Residents went to the Meridian Street Branch of the Boston Public Library expecting to hear a major announcement about the future of the library branches in East Boston and the construction of brand new state-of-the-art facility. However, they were met with tight-lipped officials.
While the East Boston Times reported last week that a site and architect have already been picked and would be announced at Monday’s meeting, city and library officials said it was bit premature to make such a major announcement until all the T’s were crossed and I’s dotted concerning the project.
Instead, residents were given a tutorial on the library’s process to this point and what Eastie can expect over the course of the next three years as a new library is constructed.
Some who attended Monday’s meeting felt the cat was already out of the bag and that library and city officials at the meeting should have just announced and moved forward to put the community at ease over the site location picked by the city.
Rumors were abound well before Monday’s meeting and last week’s Times article that the former NStar parcel on the Bremen Street park, with its proximity to two Blue Line train stations and adjacent park land, was the site chosen by the city.
However, officials refused to confirm the location and architect although many connected to the project, which included a community advisory committee made up of several residents, already knew the location to be the NStar site and the architect to be William Rawn Associates.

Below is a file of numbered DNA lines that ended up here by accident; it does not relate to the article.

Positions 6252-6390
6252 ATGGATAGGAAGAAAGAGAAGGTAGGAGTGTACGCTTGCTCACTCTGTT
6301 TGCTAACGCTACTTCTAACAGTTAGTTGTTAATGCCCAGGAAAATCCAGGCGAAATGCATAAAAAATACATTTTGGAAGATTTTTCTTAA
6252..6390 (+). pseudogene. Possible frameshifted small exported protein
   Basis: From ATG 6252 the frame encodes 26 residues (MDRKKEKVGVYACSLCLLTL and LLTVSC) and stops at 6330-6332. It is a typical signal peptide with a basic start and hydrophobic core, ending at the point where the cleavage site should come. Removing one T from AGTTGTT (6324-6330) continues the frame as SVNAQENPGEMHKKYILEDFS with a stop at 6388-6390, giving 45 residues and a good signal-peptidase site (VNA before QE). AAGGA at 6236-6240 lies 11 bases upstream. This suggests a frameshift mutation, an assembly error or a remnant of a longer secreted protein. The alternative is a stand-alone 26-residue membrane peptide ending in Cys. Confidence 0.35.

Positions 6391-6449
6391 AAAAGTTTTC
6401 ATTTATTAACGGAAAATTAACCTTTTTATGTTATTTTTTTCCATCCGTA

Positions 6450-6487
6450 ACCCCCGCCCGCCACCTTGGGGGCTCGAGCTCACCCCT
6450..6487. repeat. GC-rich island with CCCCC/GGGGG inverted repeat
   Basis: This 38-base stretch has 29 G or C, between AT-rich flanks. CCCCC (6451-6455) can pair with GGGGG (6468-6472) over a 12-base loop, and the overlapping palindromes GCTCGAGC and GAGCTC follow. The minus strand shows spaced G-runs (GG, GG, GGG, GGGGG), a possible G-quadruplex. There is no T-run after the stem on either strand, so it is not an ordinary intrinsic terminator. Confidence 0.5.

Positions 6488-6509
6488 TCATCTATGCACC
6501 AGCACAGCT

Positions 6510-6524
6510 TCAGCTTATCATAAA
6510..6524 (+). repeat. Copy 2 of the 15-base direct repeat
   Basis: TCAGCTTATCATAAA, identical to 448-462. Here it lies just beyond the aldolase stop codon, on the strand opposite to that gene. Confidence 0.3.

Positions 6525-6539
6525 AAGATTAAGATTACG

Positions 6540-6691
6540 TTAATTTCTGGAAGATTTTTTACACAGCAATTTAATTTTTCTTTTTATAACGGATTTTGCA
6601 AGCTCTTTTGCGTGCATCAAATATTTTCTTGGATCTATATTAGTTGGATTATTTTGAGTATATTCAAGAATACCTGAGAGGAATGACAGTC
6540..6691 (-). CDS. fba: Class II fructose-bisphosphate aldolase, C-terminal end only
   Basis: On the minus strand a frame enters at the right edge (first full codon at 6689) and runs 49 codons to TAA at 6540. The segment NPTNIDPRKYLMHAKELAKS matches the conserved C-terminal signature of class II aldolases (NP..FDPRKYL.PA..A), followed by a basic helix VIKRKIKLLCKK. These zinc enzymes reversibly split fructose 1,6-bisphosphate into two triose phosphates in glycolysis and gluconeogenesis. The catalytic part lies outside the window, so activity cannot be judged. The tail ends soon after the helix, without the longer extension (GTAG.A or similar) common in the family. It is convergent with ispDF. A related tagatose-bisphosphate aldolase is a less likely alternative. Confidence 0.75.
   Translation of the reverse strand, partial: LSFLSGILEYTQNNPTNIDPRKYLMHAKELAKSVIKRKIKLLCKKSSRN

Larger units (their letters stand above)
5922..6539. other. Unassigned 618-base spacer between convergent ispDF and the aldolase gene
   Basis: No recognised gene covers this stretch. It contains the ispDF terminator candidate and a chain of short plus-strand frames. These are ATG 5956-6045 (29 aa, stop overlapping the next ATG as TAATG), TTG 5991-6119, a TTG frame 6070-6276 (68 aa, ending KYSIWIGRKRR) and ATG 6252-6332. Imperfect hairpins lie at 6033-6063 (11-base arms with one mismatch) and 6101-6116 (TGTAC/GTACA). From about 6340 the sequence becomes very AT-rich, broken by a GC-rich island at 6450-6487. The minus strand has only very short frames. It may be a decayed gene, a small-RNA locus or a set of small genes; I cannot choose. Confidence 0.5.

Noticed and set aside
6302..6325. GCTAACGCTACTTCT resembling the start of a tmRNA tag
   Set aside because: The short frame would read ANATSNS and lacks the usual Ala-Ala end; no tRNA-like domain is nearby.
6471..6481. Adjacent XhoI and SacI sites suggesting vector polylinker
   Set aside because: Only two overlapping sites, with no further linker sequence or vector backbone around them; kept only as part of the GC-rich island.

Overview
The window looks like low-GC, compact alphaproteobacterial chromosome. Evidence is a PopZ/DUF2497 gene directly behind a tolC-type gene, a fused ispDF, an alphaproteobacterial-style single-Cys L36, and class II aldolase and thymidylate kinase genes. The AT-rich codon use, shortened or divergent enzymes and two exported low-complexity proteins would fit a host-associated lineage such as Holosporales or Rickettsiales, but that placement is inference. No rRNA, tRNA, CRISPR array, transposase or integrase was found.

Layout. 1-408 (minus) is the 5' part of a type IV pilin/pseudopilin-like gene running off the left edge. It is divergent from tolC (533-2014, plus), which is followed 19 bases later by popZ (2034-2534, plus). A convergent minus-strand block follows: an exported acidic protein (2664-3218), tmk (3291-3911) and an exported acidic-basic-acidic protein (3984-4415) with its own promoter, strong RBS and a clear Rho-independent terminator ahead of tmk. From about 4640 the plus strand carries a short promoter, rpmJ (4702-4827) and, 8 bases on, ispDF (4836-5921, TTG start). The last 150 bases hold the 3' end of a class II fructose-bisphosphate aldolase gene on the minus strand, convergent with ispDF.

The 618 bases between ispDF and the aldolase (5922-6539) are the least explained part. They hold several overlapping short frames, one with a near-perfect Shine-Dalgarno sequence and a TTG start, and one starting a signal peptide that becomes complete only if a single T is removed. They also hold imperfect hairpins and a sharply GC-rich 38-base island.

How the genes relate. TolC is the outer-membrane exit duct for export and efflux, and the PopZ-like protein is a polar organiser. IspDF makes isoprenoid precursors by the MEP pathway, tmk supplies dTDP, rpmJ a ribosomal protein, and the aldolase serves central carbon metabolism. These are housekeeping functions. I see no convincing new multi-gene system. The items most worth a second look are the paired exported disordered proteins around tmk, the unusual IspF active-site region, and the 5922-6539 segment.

It seems there was some fuss over making the announcement Monday until the process has moved a bit further down the line. However in Eastie it has long been know that either the NStar site or a Massport owned parcel on Neptune Road were one of four locations being considered for a new branch that would replace the Meridian Street and Orient Heights branch libraries.
Furthermore, the city has already submitted a land acquisition request for the site and accepted a bid from the architect and is in the process of finalizing contracts is both cases–two developments that can be easily discovered by any member of the public doing a bit of investigating into the project.
Even the Friends of the Library thought these two major developments would be discussed at Monday’s meeting and advertised the meeting as the moment the public would find out the who, what, when, why and how of the entire project.
Although officials at Monday’s meeting stopped short of announcing the site and architect–two major developments the public thought they would hear at the meeting–they did conirm they are in the midst of the land acquisition and finalizing the architect’s contracts. This means that a site has been chosen and architect’s bid awarded by the city.
“There’s one site that seemed to rise above the others,” Christine Shawnhart BPL’s director of branch libraries would only say. “We are very close to announcing were the site will be.”
Shawnhart also said that the site will be easily accessible by the MBTA and will have parking.
As for the unofficially chosen architect, Shawnhart said that the city wanted an architect that had previous experience building libraries.
“We did not want to have an architect that would have to learn on the job,” she said.
William Rawn Associates was responsible for the development of the Mattapan Branch Library, which was completed in 2009.
In the end, BPL President Amy Ryan said at the meeting that Eastie’s new library will be one that reflects the needs and wants of the neighborhood.